Corridor, Level 400, The Diefenbunker, Ottawa 2010
© Leslie Hossack
In this photograph of the Diefenbunker, two black and white support columns are visible on the left hand side of the corridor. These columns are four feet in diameter, and there are 36 of them supporting the four-story bunker. In order to withstand the pressure caused by a nuclear blast, the columns flare out to 10 feet at the top and bottom of the structure.
The Diefenbunker measures 157 feet along each side, and it is approximately 57 feet high. The floor slabs are almost two feet thick, while the base and roof slabs are five feet. The walls are generally two and a half feet thick, but at the front of the bunker they measure up to four feet.
Exactly 50 years ago, in December 1961, Canada’s Central Emergency Government Headquarters, aka the Diefenbunker, became operational. During the Cold War, in the event of a nuclear attack, designated government officials would report to Canada’s flagship bunker in Carp. It contained over 300 rooms and was designed to shelter 535 individuals. None of the occupants were allowed to bring family members with them.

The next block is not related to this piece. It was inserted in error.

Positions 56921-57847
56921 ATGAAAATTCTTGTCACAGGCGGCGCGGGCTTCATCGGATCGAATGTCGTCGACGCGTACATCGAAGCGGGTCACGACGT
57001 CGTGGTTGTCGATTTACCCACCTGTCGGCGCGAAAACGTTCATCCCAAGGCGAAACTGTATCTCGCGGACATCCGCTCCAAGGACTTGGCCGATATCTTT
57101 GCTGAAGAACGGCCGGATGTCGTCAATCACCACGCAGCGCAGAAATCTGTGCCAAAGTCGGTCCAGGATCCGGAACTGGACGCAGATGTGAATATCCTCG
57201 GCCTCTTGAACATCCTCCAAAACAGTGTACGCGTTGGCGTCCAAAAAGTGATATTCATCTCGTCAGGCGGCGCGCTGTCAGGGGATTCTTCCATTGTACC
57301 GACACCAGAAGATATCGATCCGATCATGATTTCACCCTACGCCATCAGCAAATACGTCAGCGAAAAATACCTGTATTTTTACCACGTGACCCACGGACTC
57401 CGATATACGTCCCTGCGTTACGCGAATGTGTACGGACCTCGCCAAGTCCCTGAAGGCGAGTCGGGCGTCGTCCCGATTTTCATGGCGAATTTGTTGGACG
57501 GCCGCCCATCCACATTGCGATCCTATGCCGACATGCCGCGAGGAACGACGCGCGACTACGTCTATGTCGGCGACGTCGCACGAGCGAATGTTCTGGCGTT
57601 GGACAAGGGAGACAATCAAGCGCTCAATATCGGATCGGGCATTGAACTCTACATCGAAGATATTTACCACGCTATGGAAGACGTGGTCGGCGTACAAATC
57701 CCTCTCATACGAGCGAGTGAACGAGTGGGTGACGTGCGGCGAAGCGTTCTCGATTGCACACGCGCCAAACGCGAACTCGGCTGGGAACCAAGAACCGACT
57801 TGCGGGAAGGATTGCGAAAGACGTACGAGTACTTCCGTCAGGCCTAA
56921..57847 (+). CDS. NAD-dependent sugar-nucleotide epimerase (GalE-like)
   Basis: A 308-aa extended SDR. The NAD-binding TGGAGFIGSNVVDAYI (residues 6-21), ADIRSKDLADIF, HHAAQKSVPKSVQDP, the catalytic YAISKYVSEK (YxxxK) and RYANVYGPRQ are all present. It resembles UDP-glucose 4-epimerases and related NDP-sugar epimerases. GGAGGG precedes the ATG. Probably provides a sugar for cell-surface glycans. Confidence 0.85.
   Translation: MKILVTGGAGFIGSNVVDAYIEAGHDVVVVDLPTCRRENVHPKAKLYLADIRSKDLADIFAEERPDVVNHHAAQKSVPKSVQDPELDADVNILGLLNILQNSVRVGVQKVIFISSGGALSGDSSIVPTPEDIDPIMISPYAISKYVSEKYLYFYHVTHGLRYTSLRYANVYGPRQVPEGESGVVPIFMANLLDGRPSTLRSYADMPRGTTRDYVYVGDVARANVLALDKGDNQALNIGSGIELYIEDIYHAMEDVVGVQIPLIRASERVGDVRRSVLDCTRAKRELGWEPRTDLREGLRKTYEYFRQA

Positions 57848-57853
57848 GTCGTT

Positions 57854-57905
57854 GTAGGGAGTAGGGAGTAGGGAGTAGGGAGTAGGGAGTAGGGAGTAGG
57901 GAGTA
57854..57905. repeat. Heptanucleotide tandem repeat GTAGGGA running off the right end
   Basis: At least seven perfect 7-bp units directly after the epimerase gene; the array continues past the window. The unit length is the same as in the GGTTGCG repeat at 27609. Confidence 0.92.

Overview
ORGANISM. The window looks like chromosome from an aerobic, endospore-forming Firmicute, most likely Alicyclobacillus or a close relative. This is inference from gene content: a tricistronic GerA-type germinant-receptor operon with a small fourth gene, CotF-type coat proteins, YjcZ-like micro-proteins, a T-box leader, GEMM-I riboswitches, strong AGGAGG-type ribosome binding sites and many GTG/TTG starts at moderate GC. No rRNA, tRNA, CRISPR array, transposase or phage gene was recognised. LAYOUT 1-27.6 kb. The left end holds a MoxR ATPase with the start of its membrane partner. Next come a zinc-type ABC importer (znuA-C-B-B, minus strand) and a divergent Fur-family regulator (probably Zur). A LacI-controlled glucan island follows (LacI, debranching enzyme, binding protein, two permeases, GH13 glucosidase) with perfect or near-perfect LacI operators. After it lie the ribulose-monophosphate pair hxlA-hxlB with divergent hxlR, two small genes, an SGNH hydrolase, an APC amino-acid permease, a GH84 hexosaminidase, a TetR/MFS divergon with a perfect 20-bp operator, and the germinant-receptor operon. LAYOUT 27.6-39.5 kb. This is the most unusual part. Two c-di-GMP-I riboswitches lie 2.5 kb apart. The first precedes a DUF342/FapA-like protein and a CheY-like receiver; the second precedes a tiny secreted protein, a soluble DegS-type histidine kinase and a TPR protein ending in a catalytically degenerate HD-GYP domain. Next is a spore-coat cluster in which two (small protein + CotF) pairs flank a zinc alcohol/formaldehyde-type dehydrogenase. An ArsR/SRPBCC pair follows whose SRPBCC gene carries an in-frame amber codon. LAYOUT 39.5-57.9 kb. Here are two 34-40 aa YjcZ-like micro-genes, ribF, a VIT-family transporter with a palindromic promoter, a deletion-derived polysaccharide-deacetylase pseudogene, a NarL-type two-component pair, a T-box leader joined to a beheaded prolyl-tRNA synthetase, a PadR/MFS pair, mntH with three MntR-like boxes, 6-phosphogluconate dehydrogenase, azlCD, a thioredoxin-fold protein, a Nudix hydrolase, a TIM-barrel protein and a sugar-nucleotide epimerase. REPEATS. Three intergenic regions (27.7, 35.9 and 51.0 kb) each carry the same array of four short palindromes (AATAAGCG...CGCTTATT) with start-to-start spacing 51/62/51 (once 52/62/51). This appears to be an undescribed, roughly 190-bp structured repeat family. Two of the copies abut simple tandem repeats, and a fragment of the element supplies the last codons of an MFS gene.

Built secretly between 1959 and 1961 just outside of Ottawa, the Diefenbunker was nicknamed after Prime Minister John G. Diefenbaker. This massive underground complex contained office spaces, sleeping quarters, broadcasting facilities, decontamination chambers, and a weather station to monitor wind patterns and take radioactive readings. Other rooms, including the kitchens, bathrooms, food and waste storage, hospital and morgue, were dedicated to simple human survival.
The Diefenbunker is now Canada’s Cold War Museum. For more information please visit www.diefenbunker.ca